The Mrs. Mottola Nobody Knows

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Mexican singer and actress Thalía arrives for her wedding

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After she became hugely popular, Thalía leapt from the Fonovisa label to EMI Latin, which funded two of her most outrageous, unforgettable videos. The sublimely tongue-in-cheek "Gracias a Dios" finds Thalía singing her thanks to God for giving her a good man — as she proceeds to playfully torture a captive shirtless male in an abandoned warehouse. The beefcake hero is straddled and shaved with a straight razor, drenched with a hose, and suspended upside down as Thalía, wearing a Louise Brooks wig, draws a sweet lil' heart on his chest with her lipstick. Fitting neatly into the "most memorable image" category is the sight of our heroine offering this dunce a "last cigarette" — and then lighting it with her candelabra brassiere!

"Gracias" never fails to delight more broad-minded viewers, but it is more than equaled by another of Thalía's wonderful acts of provocation, "Amor a la Mexicana." As this charming tune about loving "in the Mexican style" proceeds, one is put in mind of actor Ricardo Montalban's famous criticism of the stereotypes that Mexican people have been saddled with for decades: "the lazy Mexican, the bandito and the Latin lover." In the "Amor" video, Thalía and director Benny Corral revel in these stereotypes right from the opening shot, in which the lovely Ms. Sodi lies in a hammock, waiting for her Latin lover boyfriend to arrive (the gent is decked out — you guessed it — in the familiar bandido/"Cisco Kid" style) After a cockfight, some fireworks, a Frida Kahlo reference and the classic train-going-into-a-tunnel shot, the video reaches a sort of crescendo when Thalía is nearly grazed by her boyfriend's flying machete... but then she and her "macho" settle down to devour a nice juicy watermelon (one can almost hear Corral chuckling as the Freudian symbols fly by). Though none of her videos have topped the two described above, it should be noted that our gal elegantly sports a Salvador Dalí–like shower-faucet brassiere in "Piel Morena"; tells us about the strength of women of Hispanic heritage while lookin' good in green hair (!) in "Mujer Latina"; and is chased through the jungle by cannibal tribesmen in one of her earliest videos, "Un Pacto Entre Los Dos."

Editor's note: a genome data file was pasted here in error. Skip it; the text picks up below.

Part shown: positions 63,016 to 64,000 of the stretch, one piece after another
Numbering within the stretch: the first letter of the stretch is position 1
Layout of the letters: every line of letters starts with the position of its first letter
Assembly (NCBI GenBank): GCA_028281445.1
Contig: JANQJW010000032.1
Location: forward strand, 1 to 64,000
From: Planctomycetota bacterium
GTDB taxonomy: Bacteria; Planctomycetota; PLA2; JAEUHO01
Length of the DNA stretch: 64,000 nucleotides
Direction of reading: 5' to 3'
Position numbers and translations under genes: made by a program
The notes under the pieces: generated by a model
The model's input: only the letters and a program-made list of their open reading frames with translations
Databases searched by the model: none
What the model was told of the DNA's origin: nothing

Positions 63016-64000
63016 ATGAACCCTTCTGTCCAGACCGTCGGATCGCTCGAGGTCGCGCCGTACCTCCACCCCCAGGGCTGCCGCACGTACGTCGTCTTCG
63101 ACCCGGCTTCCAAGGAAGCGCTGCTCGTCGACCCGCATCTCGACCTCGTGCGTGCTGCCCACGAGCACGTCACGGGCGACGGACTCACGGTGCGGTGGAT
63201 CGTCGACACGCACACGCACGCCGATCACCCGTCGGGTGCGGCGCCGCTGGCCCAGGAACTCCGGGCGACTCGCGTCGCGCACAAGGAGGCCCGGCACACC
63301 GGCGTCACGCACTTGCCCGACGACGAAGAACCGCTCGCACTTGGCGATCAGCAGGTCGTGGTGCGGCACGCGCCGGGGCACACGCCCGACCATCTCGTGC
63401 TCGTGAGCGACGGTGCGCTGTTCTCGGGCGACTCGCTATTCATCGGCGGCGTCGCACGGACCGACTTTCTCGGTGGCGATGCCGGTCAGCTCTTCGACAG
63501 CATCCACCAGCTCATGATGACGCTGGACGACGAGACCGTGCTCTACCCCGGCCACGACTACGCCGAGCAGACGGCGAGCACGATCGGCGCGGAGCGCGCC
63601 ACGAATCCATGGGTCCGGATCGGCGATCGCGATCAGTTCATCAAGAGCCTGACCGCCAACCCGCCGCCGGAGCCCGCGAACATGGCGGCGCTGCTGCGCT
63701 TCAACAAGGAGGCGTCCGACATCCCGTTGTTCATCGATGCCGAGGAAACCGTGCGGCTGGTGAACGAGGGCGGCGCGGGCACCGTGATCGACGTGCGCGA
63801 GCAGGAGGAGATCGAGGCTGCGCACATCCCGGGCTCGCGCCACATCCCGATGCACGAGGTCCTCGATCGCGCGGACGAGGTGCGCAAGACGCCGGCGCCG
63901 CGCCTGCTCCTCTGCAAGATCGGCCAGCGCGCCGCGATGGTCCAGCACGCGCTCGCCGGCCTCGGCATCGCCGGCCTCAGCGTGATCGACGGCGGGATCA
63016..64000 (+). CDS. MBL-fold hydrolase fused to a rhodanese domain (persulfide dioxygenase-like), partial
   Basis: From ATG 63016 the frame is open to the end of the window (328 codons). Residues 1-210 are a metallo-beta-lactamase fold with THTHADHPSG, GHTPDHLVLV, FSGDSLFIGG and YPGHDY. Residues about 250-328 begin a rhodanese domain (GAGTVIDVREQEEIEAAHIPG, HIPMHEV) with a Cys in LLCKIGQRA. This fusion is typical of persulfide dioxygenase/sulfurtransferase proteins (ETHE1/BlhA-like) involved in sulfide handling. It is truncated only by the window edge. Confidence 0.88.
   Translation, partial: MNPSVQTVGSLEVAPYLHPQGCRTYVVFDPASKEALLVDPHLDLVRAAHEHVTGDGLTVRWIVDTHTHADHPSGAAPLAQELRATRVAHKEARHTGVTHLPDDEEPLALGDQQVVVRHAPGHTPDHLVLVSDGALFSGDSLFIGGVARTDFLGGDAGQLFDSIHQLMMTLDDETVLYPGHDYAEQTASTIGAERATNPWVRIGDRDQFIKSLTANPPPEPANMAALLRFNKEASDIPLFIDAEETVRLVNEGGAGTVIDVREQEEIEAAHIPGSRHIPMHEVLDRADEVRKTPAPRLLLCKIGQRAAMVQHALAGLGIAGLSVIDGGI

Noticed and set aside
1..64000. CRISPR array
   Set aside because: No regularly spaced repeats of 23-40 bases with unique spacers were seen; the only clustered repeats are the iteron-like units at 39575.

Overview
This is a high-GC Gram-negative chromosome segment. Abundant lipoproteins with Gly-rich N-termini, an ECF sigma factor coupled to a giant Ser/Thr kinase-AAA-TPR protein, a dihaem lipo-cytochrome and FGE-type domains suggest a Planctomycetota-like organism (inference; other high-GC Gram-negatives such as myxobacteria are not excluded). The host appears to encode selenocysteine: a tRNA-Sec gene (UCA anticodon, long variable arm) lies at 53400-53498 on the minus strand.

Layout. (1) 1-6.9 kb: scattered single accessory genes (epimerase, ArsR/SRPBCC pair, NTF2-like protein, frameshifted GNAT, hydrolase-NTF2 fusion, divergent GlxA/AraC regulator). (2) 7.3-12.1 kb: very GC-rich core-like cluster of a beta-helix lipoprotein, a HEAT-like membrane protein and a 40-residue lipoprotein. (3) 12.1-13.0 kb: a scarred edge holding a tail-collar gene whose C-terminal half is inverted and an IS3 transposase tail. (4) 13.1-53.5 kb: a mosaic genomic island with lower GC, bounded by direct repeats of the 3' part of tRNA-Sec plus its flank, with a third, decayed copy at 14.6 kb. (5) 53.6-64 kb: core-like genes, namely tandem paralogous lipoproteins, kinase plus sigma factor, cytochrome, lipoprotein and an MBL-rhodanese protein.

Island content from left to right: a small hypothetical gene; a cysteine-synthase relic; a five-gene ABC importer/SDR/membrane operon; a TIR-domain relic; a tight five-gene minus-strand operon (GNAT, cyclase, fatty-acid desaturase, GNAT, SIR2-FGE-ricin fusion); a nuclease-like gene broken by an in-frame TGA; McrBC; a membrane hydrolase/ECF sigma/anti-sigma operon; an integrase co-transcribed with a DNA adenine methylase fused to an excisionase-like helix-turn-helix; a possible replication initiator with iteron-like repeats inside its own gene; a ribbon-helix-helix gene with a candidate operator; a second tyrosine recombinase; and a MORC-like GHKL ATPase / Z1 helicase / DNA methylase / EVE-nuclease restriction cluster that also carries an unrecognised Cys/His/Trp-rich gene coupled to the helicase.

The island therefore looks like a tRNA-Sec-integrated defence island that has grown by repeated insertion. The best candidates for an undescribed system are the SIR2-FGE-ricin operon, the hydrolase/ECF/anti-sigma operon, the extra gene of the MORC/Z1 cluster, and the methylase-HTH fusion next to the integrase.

Thalía's more recent videos haven't been as adventurous visually, but her latest album, "Arrasando" does contain two incredibly catchy singles — one of which, "Entre El Mar y Una Estrella" had a stay in the Top 10 of Billboard's Hot Latin tracks — and two excellently chosen cover tunes, Perez Prado's "Menta y Canela" and Miriam Makeba's chronically hooky 1967 hit "Pata Pata" (both of which could have been rendered in English now that Thalía is comfortable with the language — but more on that below). I have to emphasize, though, that even if she never recorded a single song, her work in various telenovelas would still qualify her as a major Latin American star. To provide a point of comparison, the shows that established her reputation as an actress are less like American soaps than they are the quintessence of what old movie buffs refer to as "the woman's picture."